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What Happens If You Don’t Do Physical Therapy After ACL Surgery?

Opting not to undergo physical therapy after ACL (anterior cruciate ligament) surgery can have several negative consequences and may significantly impact the outcome of the surgery and long-term knee function. Physical therapy is an integral part of the rehabilitation process following ACL reconstruction surgery, and its benefits cannot be overstated.

Here are some potential consequences of not participating in physical therapy after ACL surgery…

  1. Decreased Range of Motion – Without appropriate rehabilitation exercises and guidance from a physical therapist, individuals may experience stiffness and decreased range of motion in the knee joint. This can lead to functional limitations and difficulties with activities of daily living.
  2. Muscle Weakness and Atrophy – Following ACL surgery, the muscles surrounding the knee, including the quadriceps, hamstrings, and calf muscles, can weaken and atrophy due to disuse and immobilization. Physical therapy helps prevent muscle loss and promotes muscle strength and endurance through targeted exercises.
  3. Joint Instability – ACL surgery aims to restore stability to the knee joint, but without proper rehabilitation, individuals may continue to experience instability, particularly during activities that involve cutting, pivoting, or changing directions. Weakness and poor neuromuscular control can contribute to ongoing feelings of instability.
  4. Delayed Return to Function – Physical therapy plays a crucial role in facilitating a safe and timely return to normal activities, sports, and work. Without rehabilitation, individuals may experience prolonged recovery times, delayed return to functional activities, and increased risk of reinjury.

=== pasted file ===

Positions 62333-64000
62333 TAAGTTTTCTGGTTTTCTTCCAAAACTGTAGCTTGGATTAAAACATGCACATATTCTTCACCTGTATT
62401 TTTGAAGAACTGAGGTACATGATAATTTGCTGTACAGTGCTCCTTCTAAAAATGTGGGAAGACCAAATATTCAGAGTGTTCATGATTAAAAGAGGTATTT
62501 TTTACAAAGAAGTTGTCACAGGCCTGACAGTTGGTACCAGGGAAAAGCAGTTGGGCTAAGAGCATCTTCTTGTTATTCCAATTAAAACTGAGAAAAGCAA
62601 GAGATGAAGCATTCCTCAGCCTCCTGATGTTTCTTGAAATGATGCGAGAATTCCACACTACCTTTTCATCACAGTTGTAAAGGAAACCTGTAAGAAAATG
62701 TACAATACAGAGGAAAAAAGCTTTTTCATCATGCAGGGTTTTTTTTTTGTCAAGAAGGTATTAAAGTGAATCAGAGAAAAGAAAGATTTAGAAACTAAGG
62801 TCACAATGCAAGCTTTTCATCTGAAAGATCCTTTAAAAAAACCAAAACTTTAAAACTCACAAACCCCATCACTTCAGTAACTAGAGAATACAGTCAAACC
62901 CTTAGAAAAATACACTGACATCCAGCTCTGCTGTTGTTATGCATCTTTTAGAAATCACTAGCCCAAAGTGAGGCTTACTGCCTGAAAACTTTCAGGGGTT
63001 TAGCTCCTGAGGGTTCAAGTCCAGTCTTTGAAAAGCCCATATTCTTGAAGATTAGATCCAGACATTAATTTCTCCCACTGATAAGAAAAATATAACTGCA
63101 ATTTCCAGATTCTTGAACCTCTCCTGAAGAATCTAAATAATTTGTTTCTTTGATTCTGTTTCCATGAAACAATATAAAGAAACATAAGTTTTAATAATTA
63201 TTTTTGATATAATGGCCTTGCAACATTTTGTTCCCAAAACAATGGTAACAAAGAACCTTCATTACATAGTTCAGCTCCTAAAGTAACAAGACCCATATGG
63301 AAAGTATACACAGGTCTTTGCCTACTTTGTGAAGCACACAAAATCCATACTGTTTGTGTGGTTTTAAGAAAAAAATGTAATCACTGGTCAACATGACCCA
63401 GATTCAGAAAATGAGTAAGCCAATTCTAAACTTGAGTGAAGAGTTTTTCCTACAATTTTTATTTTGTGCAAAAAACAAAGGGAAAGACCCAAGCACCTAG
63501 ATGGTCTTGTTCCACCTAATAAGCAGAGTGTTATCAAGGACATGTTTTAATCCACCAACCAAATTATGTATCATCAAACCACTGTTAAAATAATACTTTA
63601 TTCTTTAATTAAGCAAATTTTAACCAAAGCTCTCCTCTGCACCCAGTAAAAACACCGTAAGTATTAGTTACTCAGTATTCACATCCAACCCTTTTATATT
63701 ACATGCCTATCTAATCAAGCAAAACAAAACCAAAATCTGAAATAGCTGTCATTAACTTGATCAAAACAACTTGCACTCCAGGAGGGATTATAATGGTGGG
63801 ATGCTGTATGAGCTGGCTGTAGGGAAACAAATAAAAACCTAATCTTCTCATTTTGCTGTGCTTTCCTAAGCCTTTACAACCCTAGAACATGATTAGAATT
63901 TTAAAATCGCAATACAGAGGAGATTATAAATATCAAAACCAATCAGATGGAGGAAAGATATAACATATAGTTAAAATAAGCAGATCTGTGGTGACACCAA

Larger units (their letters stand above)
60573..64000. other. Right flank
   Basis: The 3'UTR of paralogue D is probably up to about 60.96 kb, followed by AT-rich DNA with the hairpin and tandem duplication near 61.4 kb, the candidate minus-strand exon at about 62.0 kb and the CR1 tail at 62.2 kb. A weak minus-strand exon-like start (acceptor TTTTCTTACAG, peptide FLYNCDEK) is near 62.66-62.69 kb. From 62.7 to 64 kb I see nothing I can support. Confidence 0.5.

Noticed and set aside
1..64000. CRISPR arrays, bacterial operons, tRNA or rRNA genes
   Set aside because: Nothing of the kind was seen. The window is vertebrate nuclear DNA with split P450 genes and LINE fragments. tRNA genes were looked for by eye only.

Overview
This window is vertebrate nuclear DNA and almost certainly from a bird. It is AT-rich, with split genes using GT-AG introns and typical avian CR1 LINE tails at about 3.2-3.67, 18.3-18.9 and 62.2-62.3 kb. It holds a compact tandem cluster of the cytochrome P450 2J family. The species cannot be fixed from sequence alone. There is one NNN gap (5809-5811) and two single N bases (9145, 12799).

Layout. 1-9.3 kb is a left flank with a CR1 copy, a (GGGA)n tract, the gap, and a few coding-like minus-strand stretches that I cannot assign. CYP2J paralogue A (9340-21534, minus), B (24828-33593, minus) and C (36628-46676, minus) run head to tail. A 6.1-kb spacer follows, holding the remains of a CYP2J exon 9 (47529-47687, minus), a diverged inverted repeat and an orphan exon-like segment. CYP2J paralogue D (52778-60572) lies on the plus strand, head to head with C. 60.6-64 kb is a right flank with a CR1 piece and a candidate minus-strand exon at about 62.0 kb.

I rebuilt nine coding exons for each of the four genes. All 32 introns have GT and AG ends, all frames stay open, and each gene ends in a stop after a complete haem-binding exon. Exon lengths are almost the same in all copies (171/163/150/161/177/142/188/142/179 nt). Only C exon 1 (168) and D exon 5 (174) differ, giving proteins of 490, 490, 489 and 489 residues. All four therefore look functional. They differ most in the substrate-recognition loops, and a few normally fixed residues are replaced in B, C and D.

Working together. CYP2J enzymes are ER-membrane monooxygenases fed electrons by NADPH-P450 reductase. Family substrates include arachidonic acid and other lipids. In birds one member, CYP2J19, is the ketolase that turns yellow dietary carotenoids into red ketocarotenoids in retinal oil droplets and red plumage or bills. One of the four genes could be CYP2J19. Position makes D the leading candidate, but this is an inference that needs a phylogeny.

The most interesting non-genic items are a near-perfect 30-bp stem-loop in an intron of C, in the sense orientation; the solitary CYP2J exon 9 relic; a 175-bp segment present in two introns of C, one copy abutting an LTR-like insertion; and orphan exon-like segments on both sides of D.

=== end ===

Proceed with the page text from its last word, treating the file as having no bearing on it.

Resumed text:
5. Increased Risk of Reinjury – Inadequate rehabilitation following ACL surgery can increase the risk of reinjury to the knee, including ACL graft failure or damage to other structures in the knee joint. Weak muscles, poor biomechanics, and lack of neuromuscular control can compromise knee stability and increase susceptibility to future injuries.
  6. Poor Functional Outcomes – Without proper guidance and supervision from a physical therapist, individuals may develop compensatory movement patterns and dysfunctional movement mechanics, leading to long-term functional limitations and reduced quality of life.
  7. Psychological Impact – The recovery process following ACL surgery can be physically and emotionally challenging. Physical therapy not only addresses the physical aspects of rehabilitation but also provides support, encouragement, and education to help individuals navigate the recovery process and manage psychological stressors associated with injury and rehabilitation.

Physical therapy is essential for optimizing outcomes and achieving successful recovery following ACL surgery. It’s important for individuals undergoing ACL reconstruction to actively participate in rehabilitation and follow their physical therapist’s guidance to ensure a safe and effective recovery, minimize complications, and maximize long-term knee function and performance.